Farm Ireland
Independent.ie

Wednesday 7 December 2016

Tackling disease threat vital to cutting herd's empty cow rate

Dr Dan Ryan

Published 05/10/2010 | 05:00

At this time of year, farmers like to get a full picture of the reproductive status of their herds. Be it a suckler or dairy cow, empty cows dictate the number of replacements required for next year. Unfortunately, the empty rate on many farms visited this autumn has been more than 15pc.

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High empty rates in cows can be explained by various factors including:

  • Calving difficulty;
  • Nutrition;
  • Health problems.

We can identify cows which have undergone embryo or foetal death by scanning. In addition, farmers will see cows abort pregnancies. These issues include:

  • Increasing the empty rate;
  • Reducing the opportunity to sell in-calf heifers;
  • Prompting farmers to investigate the reasons behind foetal death.

Diseases associated with loss of pregnancies include:

  • IBR;
  • BVD;
  • Leptospirosis;
  • Salmonella;
  • Neospora;
  • Johne's Disease.

The impact of any one of these diseases on overall reproductive performance can be devastating.

Animal Health Ireland is putting together an excellent programme of education to help manage and prevent an outbreak of these diseases. A lot of confusion, mis-information and poor implementation of vaccination programmes exist at farm level. You first need to identify if a risk of disease exists on your farm. Pooled milk or blood samples will identify if there has been a disease challenge in your herd. Depending on the severity of the disease challenge, a vaccination programme may be warranted.

Leptospirosis is present on more than 90pc of Irish farms. It causes both early embryonic death and is associated with abortion in cows. Most of our clients vaccinate against this disease. Symptoms of the disease include milk drop, high temperatures, irregular repeats and abortion.

BVD and IBR are currently the two most topical diseases associated with poor health and reproductive performance of cows. The symptoms of IBR include discoloured nasal discharge, milk drop, high temperature, rapid weight loss, increased incidence pneumonia and poor pregnancy rates. The symptoms of BVD include many of the above plus an increased diarrhoea incidence.

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Immune

BVD is one of the biggest threats to the prosperity of the farm. BVD depresses the immune system of the cow and allows other diseases to impact on its health. An animal persistently infected (PI) with BVD will shed the virus and cause a transitory increase in antibody levels. BVD is transferred to the foetus from the second month of pregnancy, resulting in either foetal death or the birth of a PI calf.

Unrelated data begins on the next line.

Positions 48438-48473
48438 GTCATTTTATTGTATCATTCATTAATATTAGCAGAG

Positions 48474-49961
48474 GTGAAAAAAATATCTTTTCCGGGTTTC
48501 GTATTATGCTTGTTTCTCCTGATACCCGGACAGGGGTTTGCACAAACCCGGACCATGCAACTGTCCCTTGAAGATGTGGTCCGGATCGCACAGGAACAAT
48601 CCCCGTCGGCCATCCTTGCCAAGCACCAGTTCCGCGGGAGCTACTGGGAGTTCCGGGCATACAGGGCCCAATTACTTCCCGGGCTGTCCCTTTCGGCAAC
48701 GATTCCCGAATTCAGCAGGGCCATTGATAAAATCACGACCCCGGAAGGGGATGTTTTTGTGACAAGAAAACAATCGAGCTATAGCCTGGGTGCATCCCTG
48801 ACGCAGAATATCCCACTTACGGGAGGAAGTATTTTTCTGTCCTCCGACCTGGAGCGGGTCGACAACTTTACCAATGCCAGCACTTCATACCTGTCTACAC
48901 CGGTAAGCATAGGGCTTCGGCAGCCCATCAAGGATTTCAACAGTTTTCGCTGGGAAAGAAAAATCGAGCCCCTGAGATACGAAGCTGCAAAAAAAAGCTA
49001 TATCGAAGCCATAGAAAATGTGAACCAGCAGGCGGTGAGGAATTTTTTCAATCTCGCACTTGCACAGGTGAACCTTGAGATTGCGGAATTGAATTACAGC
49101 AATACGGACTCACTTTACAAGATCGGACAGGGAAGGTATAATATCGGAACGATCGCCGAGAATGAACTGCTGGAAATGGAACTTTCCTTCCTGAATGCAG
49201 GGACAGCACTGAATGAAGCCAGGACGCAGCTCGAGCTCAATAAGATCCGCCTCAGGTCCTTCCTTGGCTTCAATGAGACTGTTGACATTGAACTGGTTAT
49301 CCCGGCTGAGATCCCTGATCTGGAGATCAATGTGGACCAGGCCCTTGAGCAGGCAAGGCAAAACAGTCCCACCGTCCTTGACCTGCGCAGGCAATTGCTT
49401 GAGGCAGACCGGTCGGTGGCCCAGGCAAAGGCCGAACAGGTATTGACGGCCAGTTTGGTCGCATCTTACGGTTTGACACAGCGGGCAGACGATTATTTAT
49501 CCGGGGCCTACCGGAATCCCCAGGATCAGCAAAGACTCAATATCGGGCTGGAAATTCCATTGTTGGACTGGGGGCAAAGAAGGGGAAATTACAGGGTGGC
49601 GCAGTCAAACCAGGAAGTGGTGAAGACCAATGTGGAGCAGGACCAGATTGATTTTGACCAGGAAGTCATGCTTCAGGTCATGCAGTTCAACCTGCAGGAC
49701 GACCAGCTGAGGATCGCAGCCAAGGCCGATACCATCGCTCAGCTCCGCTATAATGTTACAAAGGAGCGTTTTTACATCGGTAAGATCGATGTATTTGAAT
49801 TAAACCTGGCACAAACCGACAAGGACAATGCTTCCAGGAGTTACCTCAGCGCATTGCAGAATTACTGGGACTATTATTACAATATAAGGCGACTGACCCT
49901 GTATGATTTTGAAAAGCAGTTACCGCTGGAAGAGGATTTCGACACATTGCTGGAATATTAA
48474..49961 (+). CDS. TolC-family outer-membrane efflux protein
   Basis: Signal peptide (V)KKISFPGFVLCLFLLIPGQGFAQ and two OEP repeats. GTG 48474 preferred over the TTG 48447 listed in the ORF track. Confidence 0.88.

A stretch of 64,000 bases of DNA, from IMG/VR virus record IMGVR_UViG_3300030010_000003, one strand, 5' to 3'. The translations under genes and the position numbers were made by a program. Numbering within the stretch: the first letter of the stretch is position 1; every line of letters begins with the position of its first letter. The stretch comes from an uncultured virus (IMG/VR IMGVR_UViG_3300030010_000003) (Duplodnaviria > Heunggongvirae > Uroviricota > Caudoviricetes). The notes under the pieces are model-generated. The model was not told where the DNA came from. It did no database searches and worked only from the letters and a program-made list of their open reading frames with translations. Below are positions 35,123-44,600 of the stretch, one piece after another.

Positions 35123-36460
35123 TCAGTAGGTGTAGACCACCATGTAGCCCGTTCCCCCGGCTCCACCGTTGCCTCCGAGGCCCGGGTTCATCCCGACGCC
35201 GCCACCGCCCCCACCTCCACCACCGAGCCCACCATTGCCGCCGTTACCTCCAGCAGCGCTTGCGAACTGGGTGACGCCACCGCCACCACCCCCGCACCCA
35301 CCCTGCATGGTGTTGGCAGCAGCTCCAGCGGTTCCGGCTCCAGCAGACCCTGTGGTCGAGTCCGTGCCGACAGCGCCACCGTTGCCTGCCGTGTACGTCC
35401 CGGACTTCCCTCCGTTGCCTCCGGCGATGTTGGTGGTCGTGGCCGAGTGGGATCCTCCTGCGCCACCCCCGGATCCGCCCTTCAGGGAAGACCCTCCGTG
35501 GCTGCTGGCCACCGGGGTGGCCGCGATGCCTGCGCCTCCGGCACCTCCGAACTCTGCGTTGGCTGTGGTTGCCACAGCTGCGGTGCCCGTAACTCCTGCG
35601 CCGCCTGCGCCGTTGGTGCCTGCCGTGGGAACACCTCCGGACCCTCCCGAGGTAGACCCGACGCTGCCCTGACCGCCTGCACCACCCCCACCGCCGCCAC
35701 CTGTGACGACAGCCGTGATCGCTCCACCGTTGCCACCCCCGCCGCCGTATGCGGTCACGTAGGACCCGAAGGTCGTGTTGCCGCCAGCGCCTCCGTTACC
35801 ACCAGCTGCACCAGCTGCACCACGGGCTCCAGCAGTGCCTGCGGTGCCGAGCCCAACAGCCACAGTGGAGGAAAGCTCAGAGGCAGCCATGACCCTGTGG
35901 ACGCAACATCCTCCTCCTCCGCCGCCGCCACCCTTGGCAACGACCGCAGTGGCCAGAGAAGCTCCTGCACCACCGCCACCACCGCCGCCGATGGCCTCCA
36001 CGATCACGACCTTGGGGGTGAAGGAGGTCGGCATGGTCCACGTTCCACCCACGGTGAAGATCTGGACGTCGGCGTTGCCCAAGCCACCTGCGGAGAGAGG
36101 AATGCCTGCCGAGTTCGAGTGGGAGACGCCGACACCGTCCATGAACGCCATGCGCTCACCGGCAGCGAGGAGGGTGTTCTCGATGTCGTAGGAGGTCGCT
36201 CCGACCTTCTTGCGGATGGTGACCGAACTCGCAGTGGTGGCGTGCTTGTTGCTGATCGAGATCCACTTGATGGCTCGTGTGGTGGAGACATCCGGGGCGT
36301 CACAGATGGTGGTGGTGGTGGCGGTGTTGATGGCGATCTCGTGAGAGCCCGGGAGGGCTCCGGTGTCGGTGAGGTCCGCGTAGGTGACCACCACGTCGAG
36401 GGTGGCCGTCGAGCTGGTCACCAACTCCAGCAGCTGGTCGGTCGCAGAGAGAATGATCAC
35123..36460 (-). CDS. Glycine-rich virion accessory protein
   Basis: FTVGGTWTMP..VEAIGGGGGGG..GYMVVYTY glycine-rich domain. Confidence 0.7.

Management of BVD and IBR may have to include a vaccination programme. However, in the case of BVD, the PI animals have to be identified and removed from the herd. The PI animals will challenge those vaccinated and reduce its effectiveness. Many farmers forget to follow up with booster injections at the appropriate interval.

Protection from the disease will only cover a prescribed period. Vaccination programmes will not be effective if the immune system of the animal is challenged because of nutritional or environmental stressors. For example, it has been shown that if copper levels are low, the response to vaccination is poor. Blood or milk samples should be checked for mineral status prior to drying off in early and mid-lactation. A mineral supplement specific to your herd's requirements will ensure a deserved response to vaccination.

In the case of salmonella, it is now recommended to vaccinate prior to drying off the cows. The stress associated with drying off cows has been linked to an increased risk of abortion via salmonella.

Neospora causes abortion or mummification of foetuses. There is no vaccination programme available in this country. Dogs and foxes are intermediate hosts. Contamination of food with infected faeces results in death of the foetus in utero.

Prevention is the key to management of this disease, so:

  • Discard afterbirths;
  • Avoid contact of feed by dog faeces;
  • Do not breed cows diagnosed with the disease to sires destined to result in replacements.

Finally, Johne's Disease has an incubation period of 18 months prior to clinical symptoms, which include diarrhoea and excessive loss in body condition. The primary transmission route is through colostrum. Animals diagnosed with the disease should be removed from the herd. Pooled colostrums are a major risk to all calves, therefore we have to have a policy of identification and removal of carriers.

In my opinion, the cattle industry needs a mandatory health-screening programme. Such a move would maintain animal welfare, while also helping to ensure that milk and meat supplied to the food chain were protected. In addition, this strategy would improve cost-efficient food production at the farm gate. Biosecurity at farm level has to be a goal in the cattle industry, similar to the one in place for the pig production sector.

Dr Dan Ryan is a reproductive management consultant www.cows365.com.

Irish Independent